Congress to make Trump impose sanctions on Turkey?
Congressional Republicans and Democrats are threatening to force U.S. President Donald Trump’s hand in sanctioning Turkey if he does not outline soon what further punishment awaits the NATO ally for purchasing a Russian-made antimissile S-400 system in defiance of U.S. sanctions targeting such transactions with Moscow.
According to The Washington Post, lawmakers want the U.S. leader to impose sanctions on Turkey. Trump announced in July the cancellation of the F-35, but he has not indicated whether his administration will apply additional sanctions.
The president has resisted that idea as his national security team seeks to prevent Turkey from invading northeastern Syria, where U.S. allies — local Kurdish fighters whom the Turkish government considers a threat — have been battling the ISIS. As Trump deliberates, key lawmakers are weighing how to act if he does not.
Under the CAATSA law, the president must implement at least five of 12 sanctions categories at his disposal, measures that include denying export licenses, loans and other banking transactions, and visas to the United States. The president has the power to waive those sanctions if he determines it is in the country’s national security interest, but the majority of senators are opposed to him using that authority.
Sen. Jeanne Shaheen has suggested "tiered sanctions" detailing step-by-step consequences Turkey would face for making progressively closer moves toward Russia — reasoning that such an approach would leave Trump "some ability to continue to negotiate" with Turkey "and encourage them to stay in NATO."
Already, both the Senate and House versions of next year’s defense authorization bill block Turkey from procuring the F-35. Shaheen and Sen. James Lankford also wrote an amendment explicitly stating that Trump should impose sanctions on Turkey for accepting Russia’s S-400 antimissile system.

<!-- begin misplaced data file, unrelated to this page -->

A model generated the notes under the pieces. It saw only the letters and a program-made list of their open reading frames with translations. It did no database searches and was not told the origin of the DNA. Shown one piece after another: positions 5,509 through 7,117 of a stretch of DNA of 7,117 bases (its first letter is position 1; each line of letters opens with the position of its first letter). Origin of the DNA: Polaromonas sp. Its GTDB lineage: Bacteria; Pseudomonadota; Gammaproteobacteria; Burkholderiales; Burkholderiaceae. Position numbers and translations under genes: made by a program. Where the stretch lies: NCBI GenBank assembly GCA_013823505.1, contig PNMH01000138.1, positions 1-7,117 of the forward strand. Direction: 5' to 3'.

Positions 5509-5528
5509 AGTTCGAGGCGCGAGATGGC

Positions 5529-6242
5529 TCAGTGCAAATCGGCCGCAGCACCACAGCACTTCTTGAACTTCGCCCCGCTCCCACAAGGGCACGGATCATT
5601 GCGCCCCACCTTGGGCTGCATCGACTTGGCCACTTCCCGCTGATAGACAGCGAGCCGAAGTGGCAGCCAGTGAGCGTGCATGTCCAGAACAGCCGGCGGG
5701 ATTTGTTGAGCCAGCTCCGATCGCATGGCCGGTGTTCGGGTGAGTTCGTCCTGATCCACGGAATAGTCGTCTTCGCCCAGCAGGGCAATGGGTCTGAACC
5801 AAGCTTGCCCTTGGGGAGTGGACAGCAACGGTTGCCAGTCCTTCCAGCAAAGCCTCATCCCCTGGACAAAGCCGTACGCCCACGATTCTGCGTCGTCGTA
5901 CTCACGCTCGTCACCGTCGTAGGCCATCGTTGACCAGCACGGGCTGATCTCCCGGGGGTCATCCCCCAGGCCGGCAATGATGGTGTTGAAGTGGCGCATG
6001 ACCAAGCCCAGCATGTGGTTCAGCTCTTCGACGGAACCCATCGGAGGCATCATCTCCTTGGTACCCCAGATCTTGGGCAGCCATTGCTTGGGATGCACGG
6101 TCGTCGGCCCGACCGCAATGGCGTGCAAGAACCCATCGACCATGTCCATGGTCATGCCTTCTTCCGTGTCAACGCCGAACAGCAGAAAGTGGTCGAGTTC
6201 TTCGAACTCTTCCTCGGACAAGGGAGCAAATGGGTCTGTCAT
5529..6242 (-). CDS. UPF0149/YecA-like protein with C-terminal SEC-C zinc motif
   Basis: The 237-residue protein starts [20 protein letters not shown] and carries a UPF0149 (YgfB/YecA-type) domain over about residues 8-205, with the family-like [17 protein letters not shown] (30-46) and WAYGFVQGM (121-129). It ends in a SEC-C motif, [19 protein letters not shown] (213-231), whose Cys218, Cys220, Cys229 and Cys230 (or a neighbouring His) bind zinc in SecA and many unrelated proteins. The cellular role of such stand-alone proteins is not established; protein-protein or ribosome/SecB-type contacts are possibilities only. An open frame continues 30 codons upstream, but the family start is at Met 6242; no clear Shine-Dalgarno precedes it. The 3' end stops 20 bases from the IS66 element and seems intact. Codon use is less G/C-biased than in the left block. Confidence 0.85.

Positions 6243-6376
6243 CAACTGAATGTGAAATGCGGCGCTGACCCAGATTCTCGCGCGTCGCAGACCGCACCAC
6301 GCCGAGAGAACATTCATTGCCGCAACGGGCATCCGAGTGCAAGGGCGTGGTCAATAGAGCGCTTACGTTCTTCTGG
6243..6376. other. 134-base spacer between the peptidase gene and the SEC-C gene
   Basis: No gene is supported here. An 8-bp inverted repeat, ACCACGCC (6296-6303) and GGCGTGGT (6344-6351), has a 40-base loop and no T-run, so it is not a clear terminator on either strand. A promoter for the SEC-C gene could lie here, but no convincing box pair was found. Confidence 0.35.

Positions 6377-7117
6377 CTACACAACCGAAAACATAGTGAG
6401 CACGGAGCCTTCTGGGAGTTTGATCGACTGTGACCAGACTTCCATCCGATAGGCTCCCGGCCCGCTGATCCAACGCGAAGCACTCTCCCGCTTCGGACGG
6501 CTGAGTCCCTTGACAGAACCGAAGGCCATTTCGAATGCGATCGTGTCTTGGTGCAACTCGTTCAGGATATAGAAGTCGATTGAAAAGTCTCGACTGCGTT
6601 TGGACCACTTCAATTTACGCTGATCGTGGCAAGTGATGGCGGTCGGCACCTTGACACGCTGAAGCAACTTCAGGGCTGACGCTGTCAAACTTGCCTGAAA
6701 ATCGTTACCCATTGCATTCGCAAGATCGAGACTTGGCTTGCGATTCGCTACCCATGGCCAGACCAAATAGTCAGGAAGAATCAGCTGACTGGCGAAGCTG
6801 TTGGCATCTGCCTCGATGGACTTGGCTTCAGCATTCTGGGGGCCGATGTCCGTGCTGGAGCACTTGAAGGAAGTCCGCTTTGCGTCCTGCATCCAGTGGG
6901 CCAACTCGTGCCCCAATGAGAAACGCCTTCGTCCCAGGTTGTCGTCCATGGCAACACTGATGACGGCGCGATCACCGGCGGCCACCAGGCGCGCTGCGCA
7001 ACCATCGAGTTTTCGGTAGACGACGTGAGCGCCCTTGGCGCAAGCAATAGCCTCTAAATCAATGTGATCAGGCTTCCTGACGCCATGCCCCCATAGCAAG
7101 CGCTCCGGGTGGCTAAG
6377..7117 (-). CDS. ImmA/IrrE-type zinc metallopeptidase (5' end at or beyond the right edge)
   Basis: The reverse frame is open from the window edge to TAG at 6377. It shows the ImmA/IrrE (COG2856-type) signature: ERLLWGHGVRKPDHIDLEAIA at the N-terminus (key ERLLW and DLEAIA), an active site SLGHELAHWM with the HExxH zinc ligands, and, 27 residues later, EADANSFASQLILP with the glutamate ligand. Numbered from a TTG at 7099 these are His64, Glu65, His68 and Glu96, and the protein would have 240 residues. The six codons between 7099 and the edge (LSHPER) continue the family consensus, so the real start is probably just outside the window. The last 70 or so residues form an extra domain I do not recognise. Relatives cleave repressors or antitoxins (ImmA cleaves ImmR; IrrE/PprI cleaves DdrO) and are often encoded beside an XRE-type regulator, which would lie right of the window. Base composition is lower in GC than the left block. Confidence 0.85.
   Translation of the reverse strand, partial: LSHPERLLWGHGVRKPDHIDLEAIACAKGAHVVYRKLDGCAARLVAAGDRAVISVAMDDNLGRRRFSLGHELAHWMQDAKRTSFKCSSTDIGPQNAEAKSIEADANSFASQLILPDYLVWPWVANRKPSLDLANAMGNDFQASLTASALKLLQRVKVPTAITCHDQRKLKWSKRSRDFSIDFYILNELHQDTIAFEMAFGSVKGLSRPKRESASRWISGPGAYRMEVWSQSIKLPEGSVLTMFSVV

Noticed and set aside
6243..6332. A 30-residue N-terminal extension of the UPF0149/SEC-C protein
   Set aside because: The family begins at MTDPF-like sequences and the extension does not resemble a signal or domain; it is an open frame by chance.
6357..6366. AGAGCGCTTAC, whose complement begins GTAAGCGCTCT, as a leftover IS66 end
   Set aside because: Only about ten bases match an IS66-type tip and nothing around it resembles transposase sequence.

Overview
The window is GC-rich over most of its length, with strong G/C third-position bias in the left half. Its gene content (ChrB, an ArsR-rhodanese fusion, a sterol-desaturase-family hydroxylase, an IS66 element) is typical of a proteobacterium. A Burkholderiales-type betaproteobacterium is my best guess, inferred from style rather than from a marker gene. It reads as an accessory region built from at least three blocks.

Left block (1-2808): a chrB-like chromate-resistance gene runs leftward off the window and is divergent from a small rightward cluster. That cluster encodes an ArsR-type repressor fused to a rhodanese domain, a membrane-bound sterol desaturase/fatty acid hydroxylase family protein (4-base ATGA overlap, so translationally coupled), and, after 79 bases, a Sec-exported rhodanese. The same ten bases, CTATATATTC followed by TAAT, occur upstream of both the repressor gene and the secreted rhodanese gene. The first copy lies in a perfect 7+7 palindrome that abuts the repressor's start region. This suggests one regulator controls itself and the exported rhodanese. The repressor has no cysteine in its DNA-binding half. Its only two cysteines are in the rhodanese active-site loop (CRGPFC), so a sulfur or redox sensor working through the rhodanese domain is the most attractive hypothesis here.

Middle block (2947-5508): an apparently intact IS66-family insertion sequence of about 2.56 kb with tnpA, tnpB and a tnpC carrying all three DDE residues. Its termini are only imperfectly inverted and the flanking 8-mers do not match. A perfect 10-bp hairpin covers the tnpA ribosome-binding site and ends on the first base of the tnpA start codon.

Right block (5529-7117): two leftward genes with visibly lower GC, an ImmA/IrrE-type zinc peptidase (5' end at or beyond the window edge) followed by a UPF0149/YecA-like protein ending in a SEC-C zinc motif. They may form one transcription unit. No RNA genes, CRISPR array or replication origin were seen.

"We want to make clear . . . sanctions apply. If another country wants to go out and buy Russian systems, they’ll have the same response from the United States," Lankford said.
"We would have to pass a law that wipes out any sort of national security waiver — which we try not to do because we want to give presidents that flexibility," Sen. Marco Rubio noted. "But if it’s abused, we’ll have to act, I imagine."
“Either it matters or it doesn’t. What country in the world would ever listen to us in the future if we allow [Turkey] to do this without facing consequences?" Rubio stressed.
Trump expressed sympathy for Turkey’s position when he met Turkish President Recep Tayyip Erdogan at a G20summit in Japan, saying Ankara had bought the S-400s from Moscow because the previous U.S. administration would not sell it the Patriot defense system made by Raytheon Co. “Right now, I don’t believe Trump is of the same opinion of those below him and he has said this in front of all the world’s media," Erdogan said. "By buying the S-400s, we are not getting ready for war. We are trying to guarantee peace and our national security."